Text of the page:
1. Social Sustainability Within the Greek Community

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As a member of the the Greek community I had the opportunity to attend numerous philanthropic events put on by Greek chapters this month.

The first was Alpha Chi Omega’s Quesadillas, which benefitted the Assault Care Center Extending Shelter and Support (ACCESS) and promoted sexual assault awareness. The quesadillas were terrific, there were chips and guacamole, and the meal was topped off with Insomnia Cookies! What more can a girl ask for?

My own chapter also put on a philanthropy event earlier this month, Pi Phi Taco Time. We served extra-large walking tacos, and the money raised benefits Read>Lead>Achieve, an organization that promotes literacy. We also held a book drive in which people could donate books for children in need and be entered in the a raffle for prizes.

The last Greek philanthropy I attended was Mac Attack, put on by Delta Delta Delta sorority and Tau Kappa Epsilon fraternity. The event included delicious macaroni and cheese bowls and a complete topping bar (swoon). The proceeds went to the St. Jude’s Children’s Hospital. Each of these events cost $5 a ticket, and they were a great way to purchase delicious food while also giving back to some amazing causes (benefitting social sustainability) and supporting my fellow members of the Greek community here at Iowa State.

2. ISU’s Upcycled Fashion Wins Best in Show

I also had the opportunity to attend this year’s Iowa State Fashion Show. As a fashion lover, this was extremely exciting for me and I had a wonderful time. From the people backstage, to the designers and even the models, everything was organized by ISU students. The stage decorations were gorgeous, and I loved all of the runway garments.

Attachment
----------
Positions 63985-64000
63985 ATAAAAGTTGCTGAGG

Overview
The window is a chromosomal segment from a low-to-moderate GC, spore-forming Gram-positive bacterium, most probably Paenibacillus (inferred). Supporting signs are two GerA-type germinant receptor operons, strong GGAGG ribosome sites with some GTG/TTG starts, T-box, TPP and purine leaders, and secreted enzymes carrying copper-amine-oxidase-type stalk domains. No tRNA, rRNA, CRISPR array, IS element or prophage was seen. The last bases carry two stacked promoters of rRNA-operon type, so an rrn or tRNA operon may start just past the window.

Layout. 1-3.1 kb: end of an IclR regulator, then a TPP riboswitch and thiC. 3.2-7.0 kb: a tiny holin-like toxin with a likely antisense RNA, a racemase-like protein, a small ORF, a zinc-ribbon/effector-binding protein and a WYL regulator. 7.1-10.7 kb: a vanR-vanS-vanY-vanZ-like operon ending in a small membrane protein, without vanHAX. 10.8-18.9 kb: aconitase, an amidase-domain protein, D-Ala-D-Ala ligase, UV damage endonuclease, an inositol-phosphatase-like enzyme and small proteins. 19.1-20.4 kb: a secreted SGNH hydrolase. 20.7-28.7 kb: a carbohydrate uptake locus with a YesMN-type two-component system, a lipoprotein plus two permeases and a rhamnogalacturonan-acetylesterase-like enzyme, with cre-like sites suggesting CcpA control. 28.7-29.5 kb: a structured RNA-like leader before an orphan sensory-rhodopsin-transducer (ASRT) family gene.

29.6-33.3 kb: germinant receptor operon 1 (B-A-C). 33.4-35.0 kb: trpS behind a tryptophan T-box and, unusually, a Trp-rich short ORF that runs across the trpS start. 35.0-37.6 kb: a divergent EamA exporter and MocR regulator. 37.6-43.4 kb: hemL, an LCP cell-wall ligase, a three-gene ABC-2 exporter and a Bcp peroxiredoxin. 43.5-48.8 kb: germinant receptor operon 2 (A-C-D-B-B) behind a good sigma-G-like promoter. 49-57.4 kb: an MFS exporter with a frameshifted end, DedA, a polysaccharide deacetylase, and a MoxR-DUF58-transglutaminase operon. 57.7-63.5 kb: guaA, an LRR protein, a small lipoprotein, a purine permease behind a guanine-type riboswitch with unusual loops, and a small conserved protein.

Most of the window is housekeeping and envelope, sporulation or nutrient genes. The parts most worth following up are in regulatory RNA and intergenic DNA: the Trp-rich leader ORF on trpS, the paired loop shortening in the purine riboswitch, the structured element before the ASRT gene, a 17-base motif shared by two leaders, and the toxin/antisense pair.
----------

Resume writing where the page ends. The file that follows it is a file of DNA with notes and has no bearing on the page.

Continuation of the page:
At the end of the program, awards were given to the designers, including an award for Best in Show. The Best in Show award was given to a young woman who created looks inspired by and created with recycled office supplies. It was awesome to see such beautiful garments made from upcycled materials like post-it notes. And best of all, the designs were eco-friendly!

3. A Call to Action from Bill Nye

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One of my favorite events from Earth Month was attending a lecture by Bill Nye. It was a bit of a drive since he was speaking at Drake University in Des Moines, but the lecture was definitely worth it, and I reduced my carbon footprint by carpooling with friends! (Yay, sustainability!)

The lecture took place in Drake’s basketball stadium, and the venue was absolutely packed. I ended up standing on a railing because all the seats were taken. Bill Nye’s lecture covered a variety of topics. He began with his family history and his father’s fascination with sundials, then he spoke about his work on the Mars rovers, and finally he addressed climate change.

Nye recently released a book about climate change, and during his lecture he really stressed that we, as young college students, have the responsibility to make a difference. Halfway through the program, Neil Degrasse Tyson called Nye and we got the hear their conversation over the microphone. My inner nerd has never fangirled so hard.

Nye then took questions from the audience, which included an intense discussion about terraforming other planets and also Bill wonderfully explaining to an adorable young child why he believes in infinity. It was an amazing experience and eye-opening overall and I hope he comes to speak at Iowa State in the future.

4. Showcasing Diversity at the ISU Cyclone Market

On a beautiful Saturday morning, I headed over to the Cyclone Market. This was an outdoor event held in the Jack Trice Stadium parking lot. Organizations set up tables to promote their cause, and some sold food and gifts to fundraise.